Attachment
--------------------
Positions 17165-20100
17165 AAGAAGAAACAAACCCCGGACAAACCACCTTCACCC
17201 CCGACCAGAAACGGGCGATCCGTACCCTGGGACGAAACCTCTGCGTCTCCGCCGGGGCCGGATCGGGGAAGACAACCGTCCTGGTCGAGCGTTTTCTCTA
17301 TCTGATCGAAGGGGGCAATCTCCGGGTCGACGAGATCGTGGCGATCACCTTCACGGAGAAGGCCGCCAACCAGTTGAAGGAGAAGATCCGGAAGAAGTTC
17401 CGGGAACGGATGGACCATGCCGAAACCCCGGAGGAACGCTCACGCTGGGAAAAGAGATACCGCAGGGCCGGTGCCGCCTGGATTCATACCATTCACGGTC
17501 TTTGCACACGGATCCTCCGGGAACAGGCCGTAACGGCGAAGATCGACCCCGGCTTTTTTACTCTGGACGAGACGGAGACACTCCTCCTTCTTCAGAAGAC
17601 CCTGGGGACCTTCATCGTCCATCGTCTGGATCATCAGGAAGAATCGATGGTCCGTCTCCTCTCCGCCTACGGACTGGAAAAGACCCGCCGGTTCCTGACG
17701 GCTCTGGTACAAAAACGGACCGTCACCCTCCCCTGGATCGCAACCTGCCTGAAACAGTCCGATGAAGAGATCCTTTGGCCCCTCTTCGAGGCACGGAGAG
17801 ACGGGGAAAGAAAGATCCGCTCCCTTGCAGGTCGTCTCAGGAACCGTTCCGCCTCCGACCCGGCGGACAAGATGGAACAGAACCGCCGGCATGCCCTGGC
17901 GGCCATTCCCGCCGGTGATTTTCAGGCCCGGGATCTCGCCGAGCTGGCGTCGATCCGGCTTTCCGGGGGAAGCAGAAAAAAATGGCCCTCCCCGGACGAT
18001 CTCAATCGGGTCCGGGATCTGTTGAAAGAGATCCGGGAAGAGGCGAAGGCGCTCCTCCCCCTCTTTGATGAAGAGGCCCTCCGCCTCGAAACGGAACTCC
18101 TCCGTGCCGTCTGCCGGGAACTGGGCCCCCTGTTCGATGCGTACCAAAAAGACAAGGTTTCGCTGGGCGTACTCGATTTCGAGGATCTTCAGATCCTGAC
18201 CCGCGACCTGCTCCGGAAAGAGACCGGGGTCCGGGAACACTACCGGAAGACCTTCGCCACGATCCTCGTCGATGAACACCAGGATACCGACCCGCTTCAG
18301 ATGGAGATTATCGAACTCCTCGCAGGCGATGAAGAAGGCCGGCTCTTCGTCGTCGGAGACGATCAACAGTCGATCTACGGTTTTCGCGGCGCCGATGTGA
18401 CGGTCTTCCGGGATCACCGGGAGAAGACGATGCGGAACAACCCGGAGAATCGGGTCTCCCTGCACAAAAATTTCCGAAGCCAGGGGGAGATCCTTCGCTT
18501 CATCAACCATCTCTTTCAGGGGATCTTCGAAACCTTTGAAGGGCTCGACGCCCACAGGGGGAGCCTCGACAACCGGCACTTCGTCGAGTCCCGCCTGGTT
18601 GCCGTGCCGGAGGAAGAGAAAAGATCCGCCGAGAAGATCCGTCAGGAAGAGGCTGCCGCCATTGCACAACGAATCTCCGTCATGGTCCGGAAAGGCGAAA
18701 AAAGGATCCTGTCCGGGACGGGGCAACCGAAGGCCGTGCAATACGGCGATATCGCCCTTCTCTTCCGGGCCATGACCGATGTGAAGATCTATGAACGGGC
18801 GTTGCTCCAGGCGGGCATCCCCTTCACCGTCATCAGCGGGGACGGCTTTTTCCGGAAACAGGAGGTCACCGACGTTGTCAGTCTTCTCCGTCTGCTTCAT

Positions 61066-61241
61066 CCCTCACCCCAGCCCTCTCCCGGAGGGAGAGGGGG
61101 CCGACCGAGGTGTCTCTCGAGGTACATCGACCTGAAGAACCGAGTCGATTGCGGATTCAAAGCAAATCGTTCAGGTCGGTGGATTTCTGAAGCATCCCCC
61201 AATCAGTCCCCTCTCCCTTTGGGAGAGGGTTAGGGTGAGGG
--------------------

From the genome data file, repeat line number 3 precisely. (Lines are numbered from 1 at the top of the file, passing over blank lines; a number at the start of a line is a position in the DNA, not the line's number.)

17201 CCGACCAGAAACGGGCGATCCGTACCCTGGGACGAAACCTCTGCGTCTCCGCCGGGGCCGGATCGGGGAAGACAACCGTCCTGGTCGAGCGTTTTCTCTA